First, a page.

WASHINGTON — The Biden administration announced a number of personnel appointments on Monday for the Office of the United States Trade Representative with close ties to the progressive wing of the Democratic Party, in a signal that the new administration is likely to pursue what it calls a “worker focused” approach to trade.
Biden officials have said they want to seek a trade policy that benefits economically disadvantaged Americans. But it has remained unclear whether the administration would cater more to unions and the left wing of the party, which emphasize strong labor rights and trade rules that protect American workers, or to the moderate Democrats, who typically prefer lower trade barriers and a freer approach to trade.
The personnel appointments, which were first viewed by The New York Times, are one of the strongest signs yet that the Biden administration is seeking to take a different approach to trade policy than past Democratic administrations, which focused more on promoting American exports and geopolitical influence through striking trade deals. Mr. Biden, by contrast, has said he does not intend to begin negotiating new free-trade agreements until his administration has helped to subdue the coronavirus pandemic and made major investments in American industry and infrastructure.
Instead, his trade staff may focus more on ensuring that American trade rules are adequately enforced and that they promote rather than impede other parts of Mr. Biden’s agenda, including fighting climate change and encouraging domestic investment. The picks include several key staff members to congressional Democrats who helped to revise and pass the United States-Mexico-Canada Agreement. That suggests that a major task in the coming months will be ensuring that the North American Free Trade Agreement’s successor, which raises labor standards and requires new unions at Mexican factories, is fully put in place and enforced.
The team will also have to decide what to do about the legacy of higher trade barriers and large tariffs on a variety of foreign products, including goods from China, left behind by President Donald J. Trump. Mr. Biden has said his administration is still reviewing the effects of those tariffs and other trade policies issued by Mr. Trump. But on Feb. 1, Mr. Biden reinstated tariffs on aluminum from the United Arab Emirates, a move that pleased unions but disappointed industries that have argued that the tariffs raise costs.
Several of the appointees worked closely with Katherine Tai, the Biden administration’s nominee for United States trade representative, on revising the new North American trade deal, which was negotiated by the Trump administration and replaced NAFTA last year.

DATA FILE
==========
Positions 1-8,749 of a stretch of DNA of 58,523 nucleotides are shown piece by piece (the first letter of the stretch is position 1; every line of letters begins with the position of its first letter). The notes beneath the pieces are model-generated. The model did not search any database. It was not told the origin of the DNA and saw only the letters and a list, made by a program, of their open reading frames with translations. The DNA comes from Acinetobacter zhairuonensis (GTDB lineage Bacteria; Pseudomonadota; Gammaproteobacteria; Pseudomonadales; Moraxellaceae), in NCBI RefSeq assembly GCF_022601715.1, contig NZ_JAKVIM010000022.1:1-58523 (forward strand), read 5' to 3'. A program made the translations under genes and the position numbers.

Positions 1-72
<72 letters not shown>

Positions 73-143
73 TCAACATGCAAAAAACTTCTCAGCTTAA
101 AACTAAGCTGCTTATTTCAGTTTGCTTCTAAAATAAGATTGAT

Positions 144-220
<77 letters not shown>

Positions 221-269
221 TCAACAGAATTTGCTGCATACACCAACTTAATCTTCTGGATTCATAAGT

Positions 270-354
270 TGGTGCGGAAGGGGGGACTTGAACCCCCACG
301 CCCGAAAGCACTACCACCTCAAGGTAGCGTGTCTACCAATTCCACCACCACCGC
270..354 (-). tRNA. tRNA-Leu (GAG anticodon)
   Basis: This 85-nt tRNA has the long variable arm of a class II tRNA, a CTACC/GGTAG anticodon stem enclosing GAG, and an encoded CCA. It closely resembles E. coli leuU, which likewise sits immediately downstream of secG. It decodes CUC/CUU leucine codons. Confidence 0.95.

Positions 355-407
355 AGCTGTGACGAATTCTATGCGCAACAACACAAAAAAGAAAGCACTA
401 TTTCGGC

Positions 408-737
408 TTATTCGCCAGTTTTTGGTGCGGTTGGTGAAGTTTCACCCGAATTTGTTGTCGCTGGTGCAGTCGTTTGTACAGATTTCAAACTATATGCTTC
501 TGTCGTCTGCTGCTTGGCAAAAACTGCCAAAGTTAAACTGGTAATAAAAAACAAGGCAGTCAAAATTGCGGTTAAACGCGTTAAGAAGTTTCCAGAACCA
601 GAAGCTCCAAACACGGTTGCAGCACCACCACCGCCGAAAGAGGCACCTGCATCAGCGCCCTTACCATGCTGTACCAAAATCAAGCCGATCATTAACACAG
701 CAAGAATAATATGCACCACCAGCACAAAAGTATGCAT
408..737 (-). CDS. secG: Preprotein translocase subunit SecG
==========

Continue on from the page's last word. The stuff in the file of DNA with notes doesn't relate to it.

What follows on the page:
That includes Nora Todd, a former adviser for Senator Sherrod Brown of Ohio, who will serve as chief of staff, and Greta Peisch, a former counsel to Senator Ron Wyden of Oregon, who has been appointed general counsel. Shantanu Tata, a former adviser to Representative Suzan DelBene of Washington, will serve as executive secretary and adviser, and Samuel Negatu, a former legislative director for Representative Jimmy Gomez of California, will serve as director of congressional affairs.
Other appointments include Sirat K. Attapit, who previously worked for Attorney General Xavier Becerra of California, as assistant U.S. trade representative for intergovernmental affairs, and Adam Hodge, a former Obama administration official, as assistant trade representative for media and public affairs. Jan Beukelman, a staff member for Senator Thomas R. Carper of Delaware, will serve as assistant U.S. trade representative for congressional affairs, while Jamila Thompson, who served on the staff of Representative John Lewis of Georgia, will be senior adviser.
The administration also named Brad Setser, an Obama administration Treasury official, as counselor to the U.S. trade representative. Mr. Setser has written extensively on the role of both currency and taxation in trade, suggesting that the new administration could take a more expansive view on changing tax and currency policy to boost American exports and benefit workers.
Mark Wu, a professor and vice dean at Harvard Law School with an extensive background in intellectual property, digital trade issues and China, was appointed as senior adviser to the U.S. trade representative. In the position, he could help the office create new trade rules to govern the digital economy and constrain trade practices from China that the United States deems unfair.